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China’s Auto Demand Is Strong—What about Its Outlook?

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Nov. 30 2016, Updated 8:04 a.m. ET

China’s automobile sales

The automotive industry is the second-largest steel consumer after the real estate sector. In this part of our series on iron ore in 2016, we’ll look at recent trends in the Chinese automotive industry.

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Car sales rise

China’s (FXI) auto sales rose to 2.7 million in October 2016 from 2.6 million in September. These September auto sales were 19% higher than they were in the same period in 2015, and October represents the eighth consecutive month in which auto sales have risen. In the first ten months of 2016, China’s (MCHI) total sales reached 21.9 million units, which was 14% higher than the sales of 19 million units reported in the first ten months of 2015. The growth rate so far in 2016 has been substantially higher than the growth rate in 2015, when auto sales rose 4.7%, the slowest growth in three years.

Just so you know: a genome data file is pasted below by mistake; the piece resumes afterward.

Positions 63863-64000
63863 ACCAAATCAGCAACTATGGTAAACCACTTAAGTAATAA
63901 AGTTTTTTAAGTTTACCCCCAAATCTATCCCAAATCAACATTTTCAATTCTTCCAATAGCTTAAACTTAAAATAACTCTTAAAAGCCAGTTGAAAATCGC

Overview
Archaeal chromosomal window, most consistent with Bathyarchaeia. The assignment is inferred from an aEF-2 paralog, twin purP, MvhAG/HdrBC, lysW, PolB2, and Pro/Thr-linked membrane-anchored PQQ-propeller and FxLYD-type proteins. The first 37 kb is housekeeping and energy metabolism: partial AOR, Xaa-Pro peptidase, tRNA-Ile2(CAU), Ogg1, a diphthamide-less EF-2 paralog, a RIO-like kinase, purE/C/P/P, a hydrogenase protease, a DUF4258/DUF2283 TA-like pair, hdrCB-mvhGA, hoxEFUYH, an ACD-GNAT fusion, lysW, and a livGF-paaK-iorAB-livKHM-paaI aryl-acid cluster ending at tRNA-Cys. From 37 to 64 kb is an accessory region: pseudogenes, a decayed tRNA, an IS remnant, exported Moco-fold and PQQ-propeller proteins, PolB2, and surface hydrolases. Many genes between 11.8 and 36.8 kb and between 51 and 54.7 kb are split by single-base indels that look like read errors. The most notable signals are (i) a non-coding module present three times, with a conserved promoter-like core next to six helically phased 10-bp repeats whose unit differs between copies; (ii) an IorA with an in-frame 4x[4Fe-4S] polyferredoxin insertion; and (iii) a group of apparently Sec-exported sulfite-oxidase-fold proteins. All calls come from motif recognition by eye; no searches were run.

Higher automotive sales in the world’s largest car market tend to bode well for global steel demand. High car sales also support seaborne iron ore players such as BHP Billiton (BHP), Rio Tinto (RIO), and Vale (VALE). ArcelorMittal (MT) is the leading steel supplier for the automotive sector. AK Steel (AKS) is a major supplier for US automotive companies.

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Outlook

On September 30, 2015, China announced a 50% cut in its sales tax on cars with engines smaller than 1.6 liters. This tax cut will be effective until the end of 2016. However, the expiration of the tax cut could lead to stalling growth in 2017 and beyond. Some analysts expect China to extend the tax cut into next year—if the tax cut is not extended, we could see some moderation in the country’s car sales.

Stalled growth, meanwhile, could have a negative effect on steelmakers and, ultimately, on iron ore producers such as Rio Tinto (RIO), BHP Billiton (BHP) (BBL), Vale (VALE), and Cliffs Natural Resources (CLF). The SPDR S&P Global Natural Resources ETF (GNR) tracks the natural resources index, and Rio Tinto makes up 1.8% of GNR’s portfolio holdings. In the next part, we’ll see whether credit-fueled property growth is sustainable in China.

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